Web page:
As tensions might drag over the next decade, investors have to learn to operate under prolonged uncertainty, said Warburg Pincus' Charles Kaye.World Economyread more
Billionaire investor Howard Marks, the co-chairman of Oaktree Capital, predicts there won't be a recession in the U.S. for another two years.US Economyread more
Network officials also said voters should expect more of a Koch focus on grassroots activism throughout the 2020 election cycle.Politicsread more
One person was killed and five others wounded on Thursday in a shooting on the streets of Washington, D.C., not far from the White House, police said.U.S. Newsread more
Stores are extending hours and cities are spending on light shows as China tries to encourage consumers to spend more money at night.China Economyread more
New research suggests fewer girls pursue careers in STEM — science, technology, engineering and math — because they're better than boys at reading.Closing The Gapread more
Stocks in Asia Pacific edged up on Friday as investors digested a series of developments overnight on the U.S.-China trade front that dampened hopes of a deal being reached...Asia Marketsread more
GM's usage of temporary workers, potential closure of plants and health care contributions remain major sticking points, according to people familiar with the talks.Autosread more
In a room full of avowed capitalists, policies that sound to some like socialism are bound not to go over well.Delivering Alpharead more
Trump has criticized Facebook numerous times since becoming president, most recently posting on Twitter that the company's proposed digital currency, libra, will "have little...Technologyread more
Republicans and Democrats have long since separated themselves by ideology, leaving each more uniformly conservative or liberal than ever. And now a new data analysis by the...Politicsread more
Operating out of an apartment in Kiev, Ukraine, Egor Shevelev, aka "Eskalibur," advertised on multiple Internet forums devoted to cybercrime that he had "millions" of stolen credit card account numbers for sale. Five thousand miles away in Brooklyn, N.Y., Douglas Latta and Anna Ciano agreed to buy nearly 1,000 of those numbers and then proceeded to purchase laptops, Apple products, designer handbags, and video game consoles that they turned around and sold on EBay.
They also purchased stolen personal information, including names, birth dates, Social Security numbers, online usernames and passwords to set up additional bogus credit cards. Manhattan District Attorney Cyrus Vance prosecuted the case.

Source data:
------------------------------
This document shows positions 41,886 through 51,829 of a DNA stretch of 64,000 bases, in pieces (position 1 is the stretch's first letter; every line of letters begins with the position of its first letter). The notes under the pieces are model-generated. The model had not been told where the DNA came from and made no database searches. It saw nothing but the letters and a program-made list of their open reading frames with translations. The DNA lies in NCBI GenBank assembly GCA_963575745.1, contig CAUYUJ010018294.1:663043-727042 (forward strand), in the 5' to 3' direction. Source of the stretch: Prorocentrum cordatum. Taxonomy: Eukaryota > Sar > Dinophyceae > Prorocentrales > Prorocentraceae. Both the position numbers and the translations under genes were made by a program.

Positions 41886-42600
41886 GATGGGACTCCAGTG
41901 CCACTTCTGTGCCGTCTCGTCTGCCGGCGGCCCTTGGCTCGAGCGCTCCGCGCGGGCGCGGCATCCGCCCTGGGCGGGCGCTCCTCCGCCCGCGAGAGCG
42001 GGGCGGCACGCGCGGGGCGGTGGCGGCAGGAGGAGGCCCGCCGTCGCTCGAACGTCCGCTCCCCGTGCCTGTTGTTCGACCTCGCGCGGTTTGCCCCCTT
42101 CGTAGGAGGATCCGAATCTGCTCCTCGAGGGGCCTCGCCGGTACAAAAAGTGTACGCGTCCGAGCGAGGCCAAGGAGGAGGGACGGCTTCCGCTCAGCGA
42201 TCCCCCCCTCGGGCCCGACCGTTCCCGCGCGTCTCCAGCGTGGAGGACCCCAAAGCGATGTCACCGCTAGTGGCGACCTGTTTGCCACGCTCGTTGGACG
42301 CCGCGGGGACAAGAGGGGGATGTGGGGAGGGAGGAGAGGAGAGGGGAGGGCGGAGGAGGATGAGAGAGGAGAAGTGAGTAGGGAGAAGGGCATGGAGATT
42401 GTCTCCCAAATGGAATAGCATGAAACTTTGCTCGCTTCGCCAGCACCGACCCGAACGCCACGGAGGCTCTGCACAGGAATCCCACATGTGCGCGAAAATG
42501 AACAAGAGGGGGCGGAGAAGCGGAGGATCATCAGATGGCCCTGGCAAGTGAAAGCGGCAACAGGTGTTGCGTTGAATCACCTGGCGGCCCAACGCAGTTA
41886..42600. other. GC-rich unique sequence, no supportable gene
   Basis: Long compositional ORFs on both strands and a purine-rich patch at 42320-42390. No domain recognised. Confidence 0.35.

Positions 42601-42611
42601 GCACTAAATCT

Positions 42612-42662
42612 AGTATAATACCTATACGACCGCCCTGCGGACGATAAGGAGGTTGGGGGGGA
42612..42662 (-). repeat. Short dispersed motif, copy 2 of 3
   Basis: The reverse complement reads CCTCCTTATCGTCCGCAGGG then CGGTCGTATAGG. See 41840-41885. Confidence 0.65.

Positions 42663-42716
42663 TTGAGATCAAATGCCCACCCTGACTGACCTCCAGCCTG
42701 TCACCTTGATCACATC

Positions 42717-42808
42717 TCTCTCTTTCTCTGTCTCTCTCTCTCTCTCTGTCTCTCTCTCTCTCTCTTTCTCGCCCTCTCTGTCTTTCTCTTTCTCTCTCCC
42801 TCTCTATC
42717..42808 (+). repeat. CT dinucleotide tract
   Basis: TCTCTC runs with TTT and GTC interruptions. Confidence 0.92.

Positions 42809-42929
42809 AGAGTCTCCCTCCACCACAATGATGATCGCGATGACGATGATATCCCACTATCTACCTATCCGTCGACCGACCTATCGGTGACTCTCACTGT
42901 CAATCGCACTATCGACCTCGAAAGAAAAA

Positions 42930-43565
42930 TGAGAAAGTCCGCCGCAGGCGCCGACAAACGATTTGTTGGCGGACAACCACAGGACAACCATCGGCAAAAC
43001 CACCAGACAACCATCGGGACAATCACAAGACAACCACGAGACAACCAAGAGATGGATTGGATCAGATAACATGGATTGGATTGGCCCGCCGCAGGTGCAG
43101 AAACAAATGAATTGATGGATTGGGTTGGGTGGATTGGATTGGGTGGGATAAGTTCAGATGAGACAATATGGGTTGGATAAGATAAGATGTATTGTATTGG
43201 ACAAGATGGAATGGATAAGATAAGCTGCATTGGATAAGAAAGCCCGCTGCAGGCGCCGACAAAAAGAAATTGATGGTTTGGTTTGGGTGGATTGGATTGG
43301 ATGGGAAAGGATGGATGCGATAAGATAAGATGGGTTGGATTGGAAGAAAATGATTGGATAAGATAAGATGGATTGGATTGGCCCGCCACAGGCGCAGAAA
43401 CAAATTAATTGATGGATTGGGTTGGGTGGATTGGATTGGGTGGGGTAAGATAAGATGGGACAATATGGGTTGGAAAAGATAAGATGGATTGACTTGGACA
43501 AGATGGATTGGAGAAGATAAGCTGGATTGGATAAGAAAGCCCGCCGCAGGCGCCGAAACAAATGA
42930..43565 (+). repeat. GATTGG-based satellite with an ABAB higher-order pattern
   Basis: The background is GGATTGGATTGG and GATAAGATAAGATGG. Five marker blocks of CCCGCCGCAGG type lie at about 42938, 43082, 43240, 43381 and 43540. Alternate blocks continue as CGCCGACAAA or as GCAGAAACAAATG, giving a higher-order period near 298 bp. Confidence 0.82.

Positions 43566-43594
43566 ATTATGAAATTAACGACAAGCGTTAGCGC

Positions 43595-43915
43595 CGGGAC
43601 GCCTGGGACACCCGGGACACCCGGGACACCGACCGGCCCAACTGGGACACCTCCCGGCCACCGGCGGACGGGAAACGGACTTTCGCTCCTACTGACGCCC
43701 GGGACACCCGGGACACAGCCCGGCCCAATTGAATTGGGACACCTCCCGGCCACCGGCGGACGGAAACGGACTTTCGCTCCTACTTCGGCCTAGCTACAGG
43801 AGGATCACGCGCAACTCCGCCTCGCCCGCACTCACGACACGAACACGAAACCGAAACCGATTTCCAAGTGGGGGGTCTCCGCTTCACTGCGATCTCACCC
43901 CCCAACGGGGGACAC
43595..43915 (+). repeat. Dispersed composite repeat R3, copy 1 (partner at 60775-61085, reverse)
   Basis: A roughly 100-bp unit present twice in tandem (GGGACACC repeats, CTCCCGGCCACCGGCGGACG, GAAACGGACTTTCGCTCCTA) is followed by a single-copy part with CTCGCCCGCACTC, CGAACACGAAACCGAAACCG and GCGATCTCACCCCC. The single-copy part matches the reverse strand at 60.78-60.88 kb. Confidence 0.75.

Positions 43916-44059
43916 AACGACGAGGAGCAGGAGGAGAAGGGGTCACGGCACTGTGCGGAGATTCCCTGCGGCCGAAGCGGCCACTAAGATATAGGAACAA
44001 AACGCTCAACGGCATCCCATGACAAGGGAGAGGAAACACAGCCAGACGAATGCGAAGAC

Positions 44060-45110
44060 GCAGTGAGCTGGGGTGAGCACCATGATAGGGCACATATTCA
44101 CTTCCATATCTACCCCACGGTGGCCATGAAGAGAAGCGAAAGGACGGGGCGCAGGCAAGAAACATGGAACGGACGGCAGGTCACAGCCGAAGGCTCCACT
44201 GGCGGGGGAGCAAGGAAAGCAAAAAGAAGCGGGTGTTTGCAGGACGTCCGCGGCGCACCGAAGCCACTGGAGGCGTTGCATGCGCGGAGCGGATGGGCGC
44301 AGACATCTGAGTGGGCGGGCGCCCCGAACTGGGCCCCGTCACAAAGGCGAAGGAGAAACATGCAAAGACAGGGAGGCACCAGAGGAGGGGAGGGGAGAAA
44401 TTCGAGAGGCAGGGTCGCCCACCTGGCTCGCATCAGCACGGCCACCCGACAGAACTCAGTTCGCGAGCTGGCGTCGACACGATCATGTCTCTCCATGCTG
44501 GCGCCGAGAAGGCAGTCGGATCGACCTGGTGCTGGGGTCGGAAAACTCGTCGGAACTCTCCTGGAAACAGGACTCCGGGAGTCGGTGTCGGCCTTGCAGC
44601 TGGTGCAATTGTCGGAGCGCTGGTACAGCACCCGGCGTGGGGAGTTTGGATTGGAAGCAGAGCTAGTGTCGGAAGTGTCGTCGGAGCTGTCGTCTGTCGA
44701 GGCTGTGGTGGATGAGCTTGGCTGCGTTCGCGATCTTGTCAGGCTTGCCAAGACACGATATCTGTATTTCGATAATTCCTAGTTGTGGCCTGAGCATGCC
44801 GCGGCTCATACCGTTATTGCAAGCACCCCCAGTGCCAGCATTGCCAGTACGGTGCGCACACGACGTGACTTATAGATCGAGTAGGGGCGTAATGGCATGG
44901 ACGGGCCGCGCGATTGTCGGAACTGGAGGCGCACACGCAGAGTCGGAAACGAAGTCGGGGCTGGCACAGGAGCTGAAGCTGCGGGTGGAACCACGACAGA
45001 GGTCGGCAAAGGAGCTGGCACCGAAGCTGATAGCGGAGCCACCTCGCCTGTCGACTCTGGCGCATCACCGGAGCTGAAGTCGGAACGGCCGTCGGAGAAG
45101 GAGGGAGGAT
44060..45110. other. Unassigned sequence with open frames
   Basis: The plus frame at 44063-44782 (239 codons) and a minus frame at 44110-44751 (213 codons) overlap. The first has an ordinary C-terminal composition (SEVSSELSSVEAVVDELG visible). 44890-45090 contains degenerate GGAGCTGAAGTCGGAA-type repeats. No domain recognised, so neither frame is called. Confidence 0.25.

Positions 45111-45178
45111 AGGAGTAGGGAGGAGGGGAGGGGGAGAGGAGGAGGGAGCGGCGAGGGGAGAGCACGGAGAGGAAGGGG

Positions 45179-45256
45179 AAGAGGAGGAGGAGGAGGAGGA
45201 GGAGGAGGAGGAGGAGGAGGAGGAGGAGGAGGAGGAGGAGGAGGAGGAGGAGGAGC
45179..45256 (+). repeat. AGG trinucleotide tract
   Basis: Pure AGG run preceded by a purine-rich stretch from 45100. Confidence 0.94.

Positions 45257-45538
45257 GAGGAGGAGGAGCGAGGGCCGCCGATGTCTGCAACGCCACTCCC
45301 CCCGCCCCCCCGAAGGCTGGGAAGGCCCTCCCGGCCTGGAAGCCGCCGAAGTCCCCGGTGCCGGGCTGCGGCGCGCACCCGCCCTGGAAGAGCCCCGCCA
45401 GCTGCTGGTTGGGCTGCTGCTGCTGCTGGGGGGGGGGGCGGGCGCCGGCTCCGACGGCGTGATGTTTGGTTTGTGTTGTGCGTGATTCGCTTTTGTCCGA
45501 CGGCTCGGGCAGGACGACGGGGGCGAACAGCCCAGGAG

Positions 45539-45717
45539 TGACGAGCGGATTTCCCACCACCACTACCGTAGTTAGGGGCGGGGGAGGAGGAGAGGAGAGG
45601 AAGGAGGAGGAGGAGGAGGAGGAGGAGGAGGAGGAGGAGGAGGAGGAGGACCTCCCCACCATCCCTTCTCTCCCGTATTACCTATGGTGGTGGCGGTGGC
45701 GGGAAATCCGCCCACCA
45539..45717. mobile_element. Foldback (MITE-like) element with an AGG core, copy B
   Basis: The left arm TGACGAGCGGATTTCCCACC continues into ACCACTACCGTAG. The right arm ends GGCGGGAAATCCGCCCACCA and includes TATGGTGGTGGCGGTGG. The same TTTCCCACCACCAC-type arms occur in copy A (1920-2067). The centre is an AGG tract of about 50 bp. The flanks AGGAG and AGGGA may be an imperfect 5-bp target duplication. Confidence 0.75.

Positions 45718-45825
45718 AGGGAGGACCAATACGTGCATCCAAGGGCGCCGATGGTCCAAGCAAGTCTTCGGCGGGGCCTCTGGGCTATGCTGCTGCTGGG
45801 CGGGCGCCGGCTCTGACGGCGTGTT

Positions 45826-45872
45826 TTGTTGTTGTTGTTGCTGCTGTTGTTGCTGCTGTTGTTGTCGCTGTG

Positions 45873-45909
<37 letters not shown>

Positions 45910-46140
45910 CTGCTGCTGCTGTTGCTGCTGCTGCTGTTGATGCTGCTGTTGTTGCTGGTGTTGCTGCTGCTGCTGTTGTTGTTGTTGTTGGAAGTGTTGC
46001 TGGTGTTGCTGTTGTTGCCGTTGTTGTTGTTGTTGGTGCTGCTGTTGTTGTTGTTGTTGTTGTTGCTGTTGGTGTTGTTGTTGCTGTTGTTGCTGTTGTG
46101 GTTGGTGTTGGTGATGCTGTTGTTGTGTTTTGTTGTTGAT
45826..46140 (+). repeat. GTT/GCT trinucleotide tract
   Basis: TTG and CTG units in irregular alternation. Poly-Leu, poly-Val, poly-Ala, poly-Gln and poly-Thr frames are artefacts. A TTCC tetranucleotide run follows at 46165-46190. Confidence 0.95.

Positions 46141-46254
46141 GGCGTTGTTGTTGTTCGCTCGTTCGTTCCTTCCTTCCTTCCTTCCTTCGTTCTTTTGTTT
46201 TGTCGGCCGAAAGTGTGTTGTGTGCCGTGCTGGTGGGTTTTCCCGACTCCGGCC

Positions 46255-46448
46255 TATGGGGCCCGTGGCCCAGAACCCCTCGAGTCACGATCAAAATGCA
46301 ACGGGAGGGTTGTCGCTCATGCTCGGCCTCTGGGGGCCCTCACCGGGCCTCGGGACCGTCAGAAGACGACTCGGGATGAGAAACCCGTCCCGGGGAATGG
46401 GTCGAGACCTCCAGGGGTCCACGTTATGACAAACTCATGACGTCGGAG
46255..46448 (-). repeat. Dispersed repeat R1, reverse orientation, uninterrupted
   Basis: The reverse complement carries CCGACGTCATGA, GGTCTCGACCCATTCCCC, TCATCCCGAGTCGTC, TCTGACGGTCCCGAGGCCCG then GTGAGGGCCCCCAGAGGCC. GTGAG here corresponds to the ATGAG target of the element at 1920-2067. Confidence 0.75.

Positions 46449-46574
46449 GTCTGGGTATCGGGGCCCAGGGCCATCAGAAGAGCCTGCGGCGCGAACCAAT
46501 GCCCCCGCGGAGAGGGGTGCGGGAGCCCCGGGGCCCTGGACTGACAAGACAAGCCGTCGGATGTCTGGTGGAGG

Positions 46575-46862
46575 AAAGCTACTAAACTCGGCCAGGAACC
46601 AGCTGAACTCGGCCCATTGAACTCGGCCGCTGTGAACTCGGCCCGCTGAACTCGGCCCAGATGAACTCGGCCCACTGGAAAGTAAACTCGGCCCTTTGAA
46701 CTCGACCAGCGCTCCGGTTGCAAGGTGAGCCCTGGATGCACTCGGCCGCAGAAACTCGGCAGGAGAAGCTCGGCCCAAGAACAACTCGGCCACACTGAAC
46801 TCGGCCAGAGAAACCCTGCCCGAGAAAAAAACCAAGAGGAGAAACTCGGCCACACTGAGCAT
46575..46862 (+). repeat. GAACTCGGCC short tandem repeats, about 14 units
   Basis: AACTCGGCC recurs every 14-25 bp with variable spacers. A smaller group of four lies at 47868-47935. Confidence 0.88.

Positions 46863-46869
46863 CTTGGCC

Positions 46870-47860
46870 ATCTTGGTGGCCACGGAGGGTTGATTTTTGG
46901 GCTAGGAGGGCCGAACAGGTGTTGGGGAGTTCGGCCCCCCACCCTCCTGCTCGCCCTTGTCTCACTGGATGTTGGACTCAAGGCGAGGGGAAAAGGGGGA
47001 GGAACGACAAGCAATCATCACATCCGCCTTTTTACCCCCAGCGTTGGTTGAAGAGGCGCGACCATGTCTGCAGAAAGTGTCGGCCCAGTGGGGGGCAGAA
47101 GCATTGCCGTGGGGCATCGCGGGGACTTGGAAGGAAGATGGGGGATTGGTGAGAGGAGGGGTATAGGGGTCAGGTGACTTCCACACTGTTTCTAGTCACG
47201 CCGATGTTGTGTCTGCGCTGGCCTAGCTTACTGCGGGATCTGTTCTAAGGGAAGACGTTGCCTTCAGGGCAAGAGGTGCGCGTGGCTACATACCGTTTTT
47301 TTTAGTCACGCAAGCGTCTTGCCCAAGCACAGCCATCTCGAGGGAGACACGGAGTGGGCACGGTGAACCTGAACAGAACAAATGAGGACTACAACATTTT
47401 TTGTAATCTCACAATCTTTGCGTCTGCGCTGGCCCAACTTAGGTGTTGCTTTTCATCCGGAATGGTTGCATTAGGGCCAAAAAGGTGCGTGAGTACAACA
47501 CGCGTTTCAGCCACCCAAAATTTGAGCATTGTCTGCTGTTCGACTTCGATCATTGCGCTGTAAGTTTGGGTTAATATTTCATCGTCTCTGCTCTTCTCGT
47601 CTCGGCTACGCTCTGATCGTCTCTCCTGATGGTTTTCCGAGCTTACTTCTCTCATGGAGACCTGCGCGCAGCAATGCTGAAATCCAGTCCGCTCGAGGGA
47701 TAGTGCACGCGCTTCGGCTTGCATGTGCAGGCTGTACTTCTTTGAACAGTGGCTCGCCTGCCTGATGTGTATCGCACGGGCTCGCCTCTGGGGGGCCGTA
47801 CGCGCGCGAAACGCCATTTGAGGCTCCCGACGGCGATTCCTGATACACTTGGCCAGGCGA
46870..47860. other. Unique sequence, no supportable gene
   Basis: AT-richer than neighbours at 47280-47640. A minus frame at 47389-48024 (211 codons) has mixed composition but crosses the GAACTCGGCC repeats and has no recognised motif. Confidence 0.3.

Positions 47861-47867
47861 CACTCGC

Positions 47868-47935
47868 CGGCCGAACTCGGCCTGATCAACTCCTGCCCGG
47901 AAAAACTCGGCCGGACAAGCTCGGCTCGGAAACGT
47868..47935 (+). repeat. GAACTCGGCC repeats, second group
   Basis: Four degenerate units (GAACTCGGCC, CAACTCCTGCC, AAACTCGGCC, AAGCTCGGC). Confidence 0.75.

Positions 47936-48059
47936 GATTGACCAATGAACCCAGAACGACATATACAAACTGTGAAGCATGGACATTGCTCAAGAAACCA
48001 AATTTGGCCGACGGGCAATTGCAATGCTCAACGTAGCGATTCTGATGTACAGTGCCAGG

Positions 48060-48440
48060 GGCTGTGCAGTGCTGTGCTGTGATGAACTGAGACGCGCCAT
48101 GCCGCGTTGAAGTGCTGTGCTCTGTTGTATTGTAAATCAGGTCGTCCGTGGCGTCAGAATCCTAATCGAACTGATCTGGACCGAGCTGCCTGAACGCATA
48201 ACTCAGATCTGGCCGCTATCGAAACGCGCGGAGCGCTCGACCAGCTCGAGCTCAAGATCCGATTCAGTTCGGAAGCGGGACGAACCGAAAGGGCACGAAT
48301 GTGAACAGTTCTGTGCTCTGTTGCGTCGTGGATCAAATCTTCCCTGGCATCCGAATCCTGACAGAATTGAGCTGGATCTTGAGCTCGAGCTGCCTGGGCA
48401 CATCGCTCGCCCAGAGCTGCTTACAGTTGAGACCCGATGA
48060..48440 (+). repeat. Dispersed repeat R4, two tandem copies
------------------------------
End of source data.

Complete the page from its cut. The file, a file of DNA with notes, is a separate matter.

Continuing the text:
"That information is packaged and sold on the black market, which is sort of a dark, shadowy, international market of identity theft thieves who are scattered all over the world, who communicate in code and who buy and sell this for money," Vance said.
(Read more: Hunting for the real Pink Panther diamond thieves)
Latta and Ciano didn't use cash to pay Shevelev. Instead they used something called egold—an online currency that's difficult to trace. And that's where Vadim Vassilenko and his company, Western Express International, comes in.
Vassilenko was the middleman or money launderer who exchanged the e-gold, which is tied to the value of an ounce of gold, for U.S. currency. "So what you really have is someone who steals the merchandise, sells it to people who can monetize it," said Vance. "They make their money in cash. They pay Shevelev in e-gold. And the person who is enabling e-gold to move around and cashing out the e-gold into money is Western Express," Vance added.
(Read more: Selling the American Dream)
Over a three-year period, Shevelev and his band of cybercriminals were responsible for more than $5 million in credit card theft and the group alluded authorities for years. Vance was able to bring charges against U.S.-based Latta and Ciano, but because there is no extradition agreement with Ukraine, Shevelev was much harder to catch.
But the moment Shevelev decided to leave Kiev for an island getaway, Vance found his opportunity. "He was put on a watch list, unbeknownst to him. So he goes from the Ukraine to Greece for a vacation. He's picked up in Greece, arrested, ultimately extradited back to the United States."
After an eight-year-long investigation and a ten-week trial, Vance and his team successfully brought to an end one of the biggest cybercrime rings in U.S. history. Shevelev, Latta and Ciano were convicted and received sentences ranging from thirteen to forty-seven years in prison. Vassilenko is also in prison and will be deported when he is paroled on his sentence. Two other members of the gang, Oleg Covelin and Dzmitry Burak remain fugitives.
Tips to avoid being the victim of cybercrime:
—Beware of public WiFi. You are particularly susceptible to cybercrimes if you log on in a coffee shop or cyber café. Hackers could be sitting right next to you and they can lock into your laptop or personal device in a matter of seconds.
(Read more: Crime & Punishment: Inside the SEC)
—Change your passwords every two weeks to 30 days. Very few people have encryption on our mobile devices so routinely changing your password is a good way to protect yourself.
—Renew your anti-virus software and never go into public with Wifi—turn your computer off when you're not using it.
—Jeff Pohlman is a senior producer at CNBC. Andrea Day is a reporter at CNBC, covering crime and punishment.